Graduation Year


Document Type




Degree Name

MS in Engineering Science (M.S.E.S.)

Degree Granting Department

Civil and Environmental Engineering

Major Professor

Alberto Sagüés, Ph.D.

Committee Member

Sarina Ergas, Ph.D.

Committee Member

Qiong Zhang, Ph.D.


durability, novel cement, carbon dioxide sequestration, greenhouse gas emissions, sustainability


Reinforced concrete structures are expected to have a long service life with minimal maintenance. Corrosion of reinforcing steel is a major factor in reducing concrete structure lifespan, as corrosion products occupy a larger volume than that of the consumed steel and generate tensile stresses that crack the concrete cover. Procedures to control corrosion in traditional concrete, which is made with Portland-cement (PC), have been well established. However, in recent years novel concrete materials based on alternatives to normally cured PC have been developed in response to global needs to reduce greenhouse gases emissions. In particular, a promising new cement has emerged that cures into concrete in a CO2 / water environment resulting in a silica and calcium carbonate matrix. This material has the potential to lower the release of greenhouse gases into the environment at the time that provides a more efficient use of resources. This new material poses a reinforcement corrosion control challenge because unlike PC based materials, the pore water of the carbonated material has a significantly lower pore water pH value, thus making it more difficult to retain a stable passive film. On the other hand, other properties of the new material, including high electric resistivity, may contribute in mitigating the corrosion process. The corrosion behavior of steel reinforcement in these circumstances needs to be investigated.

To evaluate the corrosion behavior of steel in concrete, plain steel rebars were tested with various surface finishes including: as received (mill scale), sandblasted and epoxy coated with intentional coating breaks. The specimens were exposed to environments including fresh distilled water, mildly corrosive water, salt water and an atmospheric environment with 85% relative humidity. The open circuit potential was monitored to determine the time when the activation of the steel surface likely occurred. The corrosion rate of the specimens was determined by means of electrochemical impedance spectroscopy (EIS), the applicability of this technique to corrosion evaluation in novel cementitious media is discussed as well.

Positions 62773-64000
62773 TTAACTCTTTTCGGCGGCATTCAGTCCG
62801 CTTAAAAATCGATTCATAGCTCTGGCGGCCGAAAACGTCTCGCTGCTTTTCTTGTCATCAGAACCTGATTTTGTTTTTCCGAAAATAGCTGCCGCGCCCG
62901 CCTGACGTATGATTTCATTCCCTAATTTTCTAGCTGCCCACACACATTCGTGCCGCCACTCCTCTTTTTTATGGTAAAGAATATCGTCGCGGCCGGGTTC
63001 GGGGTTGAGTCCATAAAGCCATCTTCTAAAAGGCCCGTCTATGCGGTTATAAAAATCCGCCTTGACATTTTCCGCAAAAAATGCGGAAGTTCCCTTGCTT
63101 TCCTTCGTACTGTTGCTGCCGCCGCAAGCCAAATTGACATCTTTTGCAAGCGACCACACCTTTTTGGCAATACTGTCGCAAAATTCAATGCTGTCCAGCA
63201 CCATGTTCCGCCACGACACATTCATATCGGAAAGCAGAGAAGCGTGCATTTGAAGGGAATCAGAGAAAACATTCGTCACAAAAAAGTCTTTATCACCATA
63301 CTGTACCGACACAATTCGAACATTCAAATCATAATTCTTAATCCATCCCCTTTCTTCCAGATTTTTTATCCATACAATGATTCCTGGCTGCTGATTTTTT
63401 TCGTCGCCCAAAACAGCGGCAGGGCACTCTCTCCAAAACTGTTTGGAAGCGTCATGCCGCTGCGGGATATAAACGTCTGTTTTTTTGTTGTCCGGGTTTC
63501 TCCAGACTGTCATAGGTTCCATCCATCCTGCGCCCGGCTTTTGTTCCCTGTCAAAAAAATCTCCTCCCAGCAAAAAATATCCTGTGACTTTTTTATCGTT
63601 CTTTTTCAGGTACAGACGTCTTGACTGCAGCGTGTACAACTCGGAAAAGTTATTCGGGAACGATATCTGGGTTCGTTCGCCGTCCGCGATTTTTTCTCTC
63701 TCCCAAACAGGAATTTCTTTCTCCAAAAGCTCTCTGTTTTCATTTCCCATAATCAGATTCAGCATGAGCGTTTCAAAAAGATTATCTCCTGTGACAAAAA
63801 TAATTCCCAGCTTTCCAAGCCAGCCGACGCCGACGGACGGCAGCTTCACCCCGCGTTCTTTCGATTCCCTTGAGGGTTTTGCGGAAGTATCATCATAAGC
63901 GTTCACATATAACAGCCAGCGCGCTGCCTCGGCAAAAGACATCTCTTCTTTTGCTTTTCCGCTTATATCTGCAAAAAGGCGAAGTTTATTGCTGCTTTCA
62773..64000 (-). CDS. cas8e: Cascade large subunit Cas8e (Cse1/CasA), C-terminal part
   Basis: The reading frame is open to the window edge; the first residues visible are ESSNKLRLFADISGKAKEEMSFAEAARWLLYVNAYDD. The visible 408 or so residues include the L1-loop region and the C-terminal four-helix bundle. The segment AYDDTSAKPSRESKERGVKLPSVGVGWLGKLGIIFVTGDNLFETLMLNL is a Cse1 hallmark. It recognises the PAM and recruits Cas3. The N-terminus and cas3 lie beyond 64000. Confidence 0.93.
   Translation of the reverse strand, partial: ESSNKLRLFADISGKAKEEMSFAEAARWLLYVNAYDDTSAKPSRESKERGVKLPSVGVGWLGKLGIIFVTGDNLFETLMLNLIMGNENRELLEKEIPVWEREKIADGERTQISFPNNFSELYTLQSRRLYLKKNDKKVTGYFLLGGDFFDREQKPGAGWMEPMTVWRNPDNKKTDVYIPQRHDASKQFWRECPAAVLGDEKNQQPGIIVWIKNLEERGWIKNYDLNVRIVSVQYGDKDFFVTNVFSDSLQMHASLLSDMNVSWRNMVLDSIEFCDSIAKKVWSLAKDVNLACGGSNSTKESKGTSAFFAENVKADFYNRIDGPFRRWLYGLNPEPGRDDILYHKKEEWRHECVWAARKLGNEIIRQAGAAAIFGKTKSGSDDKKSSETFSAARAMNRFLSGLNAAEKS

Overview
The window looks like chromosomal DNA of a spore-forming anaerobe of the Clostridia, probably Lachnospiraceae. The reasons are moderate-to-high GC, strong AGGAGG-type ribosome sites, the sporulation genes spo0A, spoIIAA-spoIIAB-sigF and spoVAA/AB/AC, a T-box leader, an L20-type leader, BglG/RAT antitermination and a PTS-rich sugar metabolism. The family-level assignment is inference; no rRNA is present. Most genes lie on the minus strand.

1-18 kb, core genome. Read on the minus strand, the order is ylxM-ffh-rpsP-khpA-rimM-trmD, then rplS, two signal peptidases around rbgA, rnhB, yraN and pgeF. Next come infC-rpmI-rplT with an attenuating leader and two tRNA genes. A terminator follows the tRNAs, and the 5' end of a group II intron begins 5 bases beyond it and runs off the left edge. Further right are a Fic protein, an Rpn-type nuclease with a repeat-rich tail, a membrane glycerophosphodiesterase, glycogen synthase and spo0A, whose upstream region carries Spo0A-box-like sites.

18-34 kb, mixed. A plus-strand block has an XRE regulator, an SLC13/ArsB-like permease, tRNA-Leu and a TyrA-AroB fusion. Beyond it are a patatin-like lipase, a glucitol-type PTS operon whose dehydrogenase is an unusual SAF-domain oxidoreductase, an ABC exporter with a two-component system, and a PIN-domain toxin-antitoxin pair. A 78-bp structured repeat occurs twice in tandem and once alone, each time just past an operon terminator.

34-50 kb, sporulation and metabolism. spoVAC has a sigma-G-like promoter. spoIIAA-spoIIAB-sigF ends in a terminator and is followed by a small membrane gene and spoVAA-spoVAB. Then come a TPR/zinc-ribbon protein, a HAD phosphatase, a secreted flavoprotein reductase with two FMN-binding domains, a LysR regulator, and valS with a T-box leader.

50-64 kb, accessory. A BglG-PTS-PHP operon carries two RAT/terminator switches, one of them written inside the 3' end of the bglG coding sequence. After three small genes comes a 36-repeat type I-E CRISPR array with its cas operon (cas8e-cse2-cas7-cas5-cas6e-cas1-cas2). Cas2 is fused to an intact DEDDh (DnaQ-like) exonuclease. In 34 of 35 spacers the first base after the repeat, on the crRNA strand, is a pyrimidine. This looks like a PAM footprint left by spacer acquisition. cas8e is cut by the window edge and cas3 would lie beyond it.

Specimens exposed to air at 85% RH appeared to retain a passive steel condition during the entire exposure period. Apparent corrosion rates (ACR) were extremely low. Pending confirmation by prolonged testing, this result is encouraging for applications such as indoor hollow slabs and similar structural components not subject to direct wetting.

Specimens exposed to immersion regimes in Fresh, Mild and Salt water media showed signs of activation after a very short time (days-week) of exposure. Corrosion assessment thus occurred predominantly in the corrosion propagation stage. Early activation is thought to reflect a combination of rapid water absorption and only moderately alkaline pH (~8.8) of the concrete assessed.

The ACRs for plain and sandblasted rebar in the Fresh and Mild water regimes were very low, e.g, < 2 µm/y. If confirmed by further evaluation, applications for contact with fresh natural water with moderate service life needs might in principle be achievable. The SC concrete assessed here exhibited much higher resistivity values than conventional PC concrete under similar conditions. This higher resistivity may have been an important factor in limiting corrosion rate.

ACRs or plain and sandblasted rebar in the salt water exposure were initially significantly greater that those indicated above, as expected, given the highly aggressive nature of the medium. Those ACR values, if sustained, would cause concrete cracking in an OPC application in a short time, on the order of only a few years. ACRs however decreased with exposure time; those results need careful follow up evaluation for possible artifacts such as excessive water pickup from salt deliquescence, which could have transport-limited the rate of the cathodic reaction.

ACRs of epoxy-coated rebar specimens were extremely small in all test conditions. However, this result may stem from limitations of the EIS tests to detect undercoating corrosion and interpretation of this finding needs to be postponed until future autopsy of test specimens.

The investigation illustrated an array of methodologies that can be deployed to evaluate the corrosion performance of reinforcement in new media and provide a framework for extended investigations.